Former college employees add spice to their lives

Kim and Karen Pontius are former Ivy Tech Northeast employees who went about their small business ambitions in a nontraditional way. They named their Fort Wayne-originated spice company after their favorite vacation destination, Suttons Bay, Mich. Eleven years and three business moves later, the couple relocated the business to the idyllic village.

A picture may be worth a thousand words, but a picturesque view is worth a relocation plan.

At least that’s the sentiment Kim and Karen Pontius shared after visiting Suttons Bay, Mich., while on vacation in 1990. 

The coastal village that so enchanted them began as an agricultural and lumber center in the northwest corner of the Great Lakes State before its evolution into a contemporary tourist destination, complete with boutiques, galleries, restaurants, and a working nickelodeon. The village’s name comes from its surrounding bay, an inlet of Lake Michigan, approximately 15 miles north of Traverse City.

Karen, an alumna of Ivy Tech Community College Northeast’s Hospitality Administration program, and Kim, the former executive director for the college’s Workforce and Economic Development division (the forerunner to Corporate College), saw promise in making the town their future home.

“The scenery is so beautiful, it sucks the air clean out of your lungs the first time you see it,” Kim says.

Nevertheless, the reality check of work and family responsibilities awaited the couple once they returned to Fort Wayne.

By the early 2000s, Karen had enrolled at Ivy Tech Northeast to follow a more intrinsic passion with cooking and baking, leaving behind a job using artificial intelligence software.

Assistant Professor of Hospitality Administration Meshele Wyneken took notice of Karen’s kitchen prowess.

“She was an excellent student and a really good cook, too. She came to us with a solid background in cooking,” Wyneken says. “Her education here helped tweak her natural talents.”

As Karen’s graduation approached, she says Kim asked her how she intended to apply her new skills and credentials. Based on Kim’s restaurant experience, Karen says the couple knew that the 16-hour workdays common in the restaurant industry would not be desirable, especially with three children either in or about to enter high school.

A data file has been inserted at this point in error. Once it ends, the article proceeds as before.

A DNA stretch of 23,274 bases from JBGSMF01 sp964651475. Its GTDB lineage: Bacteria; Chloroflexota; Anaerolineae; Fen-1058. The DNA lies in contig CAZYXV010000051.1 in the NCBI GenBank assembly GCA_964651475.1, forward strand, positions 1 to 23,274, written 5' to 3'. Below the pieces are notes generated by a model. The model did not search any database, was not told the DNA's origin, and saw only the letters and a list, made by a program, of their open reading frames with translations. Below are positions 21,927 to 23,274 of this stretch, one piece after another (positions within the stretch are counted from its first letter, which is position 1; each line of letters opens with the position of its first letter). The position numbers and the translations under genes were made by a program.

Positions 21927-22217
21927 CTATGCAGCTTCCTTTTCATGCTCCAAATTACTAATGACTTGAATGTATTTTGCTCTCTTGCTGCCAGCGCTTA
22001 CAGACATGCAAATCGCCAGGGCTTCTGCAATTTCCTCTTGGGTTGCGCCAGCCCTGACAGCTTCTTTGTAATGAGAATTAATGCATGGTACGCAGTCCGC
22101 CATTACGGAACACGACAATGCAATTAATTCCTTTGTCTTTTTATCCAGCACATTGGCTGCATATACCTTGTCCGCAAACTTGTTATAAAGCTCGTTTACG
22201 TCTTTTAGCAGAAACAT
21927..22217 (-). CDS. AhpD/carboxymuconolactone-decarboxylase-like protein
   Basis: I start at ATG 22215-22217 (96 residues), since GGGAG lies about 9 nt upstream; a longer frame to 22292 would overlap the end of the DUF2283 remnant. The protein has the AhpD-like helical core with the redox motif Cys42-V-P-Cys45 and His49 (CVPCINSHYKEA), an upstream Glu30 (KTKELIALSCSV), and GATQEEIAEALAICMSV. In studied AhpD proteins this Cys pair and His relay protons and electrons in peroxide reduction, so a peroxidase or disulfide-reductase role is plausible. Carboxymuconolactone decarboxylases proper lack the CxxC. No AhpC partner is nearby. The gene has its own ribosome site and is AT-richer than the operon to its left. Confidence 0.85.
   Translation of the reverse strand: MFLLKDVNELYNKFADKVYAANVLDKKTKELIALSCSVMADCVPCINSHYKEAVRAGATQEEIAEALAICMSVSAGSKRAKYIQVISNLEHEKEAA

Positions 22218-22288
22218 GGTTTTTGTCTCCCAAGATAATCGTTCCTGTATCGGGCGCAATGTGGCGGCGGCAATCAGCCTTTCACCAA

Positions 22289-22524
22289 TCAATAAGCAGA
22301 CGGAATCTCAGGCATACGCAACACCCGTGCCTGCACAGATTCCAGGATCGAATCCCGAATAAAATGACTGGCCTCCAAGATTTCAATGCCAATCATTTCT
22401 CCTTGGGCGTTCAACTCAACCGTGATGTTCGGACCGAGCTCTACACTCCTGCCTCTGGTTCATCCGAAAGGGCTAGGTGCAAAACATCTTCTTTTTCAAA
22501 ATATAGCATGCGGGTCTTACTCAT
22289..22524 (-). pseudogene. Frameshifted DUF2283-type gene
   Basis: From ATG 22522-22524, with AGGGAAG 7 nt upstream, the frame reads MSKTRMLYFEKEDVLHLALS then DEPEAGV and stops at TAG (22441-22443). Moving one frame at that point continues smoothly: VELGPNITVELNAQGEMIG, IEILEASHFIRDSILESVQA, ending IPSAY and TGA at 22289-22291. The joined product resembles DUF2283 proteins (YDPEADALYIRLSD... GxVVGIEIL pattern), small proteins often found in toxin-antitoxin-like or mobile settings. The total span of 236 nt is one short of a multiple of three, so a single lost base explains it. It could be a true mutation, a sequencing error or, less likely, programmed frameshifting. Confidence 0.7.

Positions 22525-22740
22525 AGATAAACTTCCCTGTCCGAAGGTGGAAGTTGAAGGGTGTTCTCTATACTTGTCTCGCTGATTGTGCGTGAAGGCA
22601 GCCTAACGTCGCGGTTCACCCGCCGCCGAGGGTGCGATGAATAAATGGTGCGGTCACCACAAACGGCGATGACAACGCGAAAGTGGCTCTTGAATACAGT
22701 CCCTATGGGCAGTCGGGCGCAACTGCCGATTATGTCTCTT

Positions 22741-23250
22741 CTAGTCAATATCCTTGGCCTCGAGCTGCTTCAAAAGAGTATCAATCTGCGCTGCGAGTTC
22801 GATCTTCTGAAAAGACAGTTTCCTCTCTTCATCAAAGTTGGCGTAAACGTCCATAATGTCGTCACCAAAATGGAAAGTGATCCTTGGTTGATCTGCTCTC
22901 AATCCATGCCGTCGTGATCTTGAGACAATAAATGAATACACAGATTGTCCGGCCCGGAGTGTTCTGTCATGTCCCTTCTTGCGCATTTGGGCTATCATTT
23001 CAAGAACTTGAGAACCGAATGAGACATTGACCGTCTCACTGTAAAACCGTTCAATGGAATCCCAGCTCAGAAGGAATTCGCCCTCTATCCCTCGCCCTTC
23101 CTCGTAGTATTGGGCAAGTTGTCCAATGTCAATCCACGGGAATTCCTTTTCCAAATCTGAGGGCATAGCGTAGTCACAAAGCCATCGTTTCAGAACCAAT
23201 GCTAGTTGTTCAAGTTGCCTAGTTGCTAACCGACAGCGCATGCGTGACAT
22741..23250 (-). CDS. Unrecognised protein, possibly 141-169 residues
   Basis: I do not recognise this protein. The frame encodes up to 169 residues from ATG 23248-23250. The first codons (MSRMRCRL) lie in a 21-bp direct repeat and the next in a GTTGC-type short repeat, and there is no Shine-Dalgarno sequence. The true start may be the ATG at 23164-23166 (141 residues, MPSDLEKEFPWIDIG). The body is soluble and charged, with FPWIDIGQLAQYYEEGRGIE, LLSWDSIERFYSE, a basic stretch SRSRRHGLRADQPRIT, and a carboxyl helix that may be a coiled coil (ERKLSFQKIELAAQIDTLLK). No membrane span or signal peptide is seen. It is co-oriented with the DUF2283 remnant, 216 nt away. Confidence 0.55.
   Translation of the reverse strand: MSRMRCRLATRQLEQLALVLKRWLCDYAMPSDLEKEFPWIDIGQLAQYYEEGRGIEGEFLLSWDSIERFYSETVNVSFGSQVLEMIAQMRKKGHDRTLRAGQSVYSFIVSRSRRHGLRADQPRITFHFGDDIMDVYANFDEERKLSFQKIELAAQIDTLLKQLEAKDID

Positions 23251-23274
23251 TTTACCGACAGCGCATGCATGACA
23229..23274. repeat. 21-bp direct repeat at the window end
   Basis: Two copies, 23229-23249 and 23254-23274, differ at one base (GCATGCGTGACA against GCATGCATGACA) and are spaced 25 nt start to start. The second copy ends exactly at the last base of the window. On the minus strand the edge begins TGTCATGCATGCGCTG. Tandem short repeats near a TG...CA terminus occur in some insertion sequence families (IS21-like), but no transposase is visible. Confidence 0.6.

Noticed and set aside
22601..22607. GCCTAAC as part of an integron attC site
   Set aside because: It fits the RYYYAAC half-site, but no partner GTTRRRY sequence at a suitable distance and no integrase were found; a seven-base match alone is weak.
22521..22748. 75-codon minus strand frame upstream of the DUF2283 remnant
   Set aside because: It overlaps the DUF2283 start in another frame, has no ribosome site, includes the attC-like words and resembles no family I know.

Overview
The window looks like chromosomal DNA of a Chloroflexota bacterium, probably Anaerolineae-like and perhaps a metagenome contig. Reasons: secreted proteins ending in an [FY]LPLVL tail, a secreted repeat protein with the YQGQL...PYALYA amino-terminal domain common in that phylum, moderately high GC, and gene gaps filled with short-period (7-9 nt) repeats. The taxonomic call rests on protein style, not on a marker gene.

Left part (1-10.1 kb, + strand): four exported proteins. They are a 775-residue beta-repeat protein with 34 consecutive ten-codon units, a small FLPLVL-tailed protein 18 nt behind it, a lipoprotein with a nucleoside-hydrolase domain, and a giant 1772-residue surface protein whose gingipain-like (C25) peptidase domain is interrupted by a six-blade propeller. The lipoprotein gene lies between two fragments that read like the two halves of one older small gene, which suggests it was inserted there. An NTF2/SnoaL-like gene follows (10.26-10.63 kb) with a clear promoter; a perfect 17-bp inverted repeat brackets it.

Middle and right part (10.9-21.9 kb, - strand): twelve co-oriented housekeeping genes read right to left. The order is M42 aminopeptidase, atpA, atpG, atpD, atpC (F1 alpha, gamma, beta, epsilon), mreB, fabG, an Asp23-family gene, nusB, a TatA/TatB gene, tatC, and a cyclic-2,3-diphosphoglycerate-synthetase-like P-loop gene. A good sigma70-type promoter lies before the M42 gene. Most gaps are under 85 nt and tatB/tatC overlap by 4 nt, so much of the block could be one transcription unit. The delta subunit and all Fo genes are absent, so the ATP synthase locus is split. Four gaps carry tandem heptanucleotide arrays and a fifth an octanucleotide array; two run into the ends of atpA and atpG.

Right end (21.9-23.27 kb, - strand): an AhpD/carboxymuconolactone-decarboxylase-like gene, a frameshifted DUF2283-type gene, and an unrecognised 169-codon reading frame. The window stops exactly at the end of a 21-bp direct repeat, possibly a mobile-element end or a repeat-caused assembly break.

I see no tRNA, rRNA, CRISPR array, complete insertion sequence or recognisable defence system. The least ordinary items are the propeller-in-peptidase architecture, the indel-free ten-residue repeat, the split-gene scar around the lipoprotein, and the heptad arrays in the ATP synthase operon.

At about this time, a Fort Wayne businessman and acquaintance discussed a spice-blending business opportunity with Kim.

“When Kim introduced the idea to me it just seemed to fit,” Karen says. “What chef doesn’t need a good source of premium spices and seasonings? Besides, cooking and recipe development became fun, experimental, and diverse, unlike the restaurant business where sometimes you can get stuck in a rut doing the same things in the same ways because your customers have an expectation of sameness.”

Kim and Karen decided to welcome the challenge. They settled on Suttons Bay Trading Company Inc. as a business name, after applying the second habit of Stephen Covey’s The 7 Habits of Highly Effective People to their enterprise: begin with the end in mind.

As Kim and Karen maintained their spice and seasonings business on Wells Street during its first five years of operation, they also pursued employment opportunities at Ivy Tech Northeast, with Kim directing WED and Karen teaching baking and pastry arts in an adjunct faculty capacity.

The Pontius family soon formed an extended bond with the college, as their children Jared, Jessica, and Stephanie either started or completed associate degrees at Ivy Tech Northeast.

While never losing sight of their relocation dream, Kim and Karen’s reward for patience and planning finally arrived 11 years and three business moves after the launch of Suttons Bay Trading Company Inc., with a permanent move to their beloved getaway.

Today, Suttons Bay Spices—the retail arm of the larger commercial, wholesale, and Internet fulfillment business—rests in a location where Karen says she enjoys storefront views of the park, beach, and marina in Suttons Bay, as she perfects and sells her trademark spice and seasoning blends.

Kim and Karen have achieved genuine bliss between the work they perform and the surroundings in which they pursue it.

“While most businesses typically start off small and build to a point where they seek larger market opportunities and larger population centers, we chose to put place ahead of profit and growth,” Kim says. “We have always been a little unconventional with our business model, but you cannot argue with the results.”

Photo credits: Joyce Kerns (lake) and Karen Pontius

Spice rack wisdom

  • Buy more spices and seasonings. Be bold. Experiment with them in creative ways, such as fresh ground nutmeg and black pepper on salads, spinach, and even vanilla ice cream.
  • Replace spices every year for optimal freshness. Whole spices maintain flavor and essential oils better than ones already ground.
  • Store spices and seasonings in a cool, dark place away from heat, sunlight, and UV light, which will compromise their distinct aromas and flavors.
  • Ignore the myth of freezing spices because the practice does not keep them fresher, longer.
  • Purchase spices and seasonings from a spice shop rather than a grocery store because they are fresher and generally less expensive, ounce for ounce.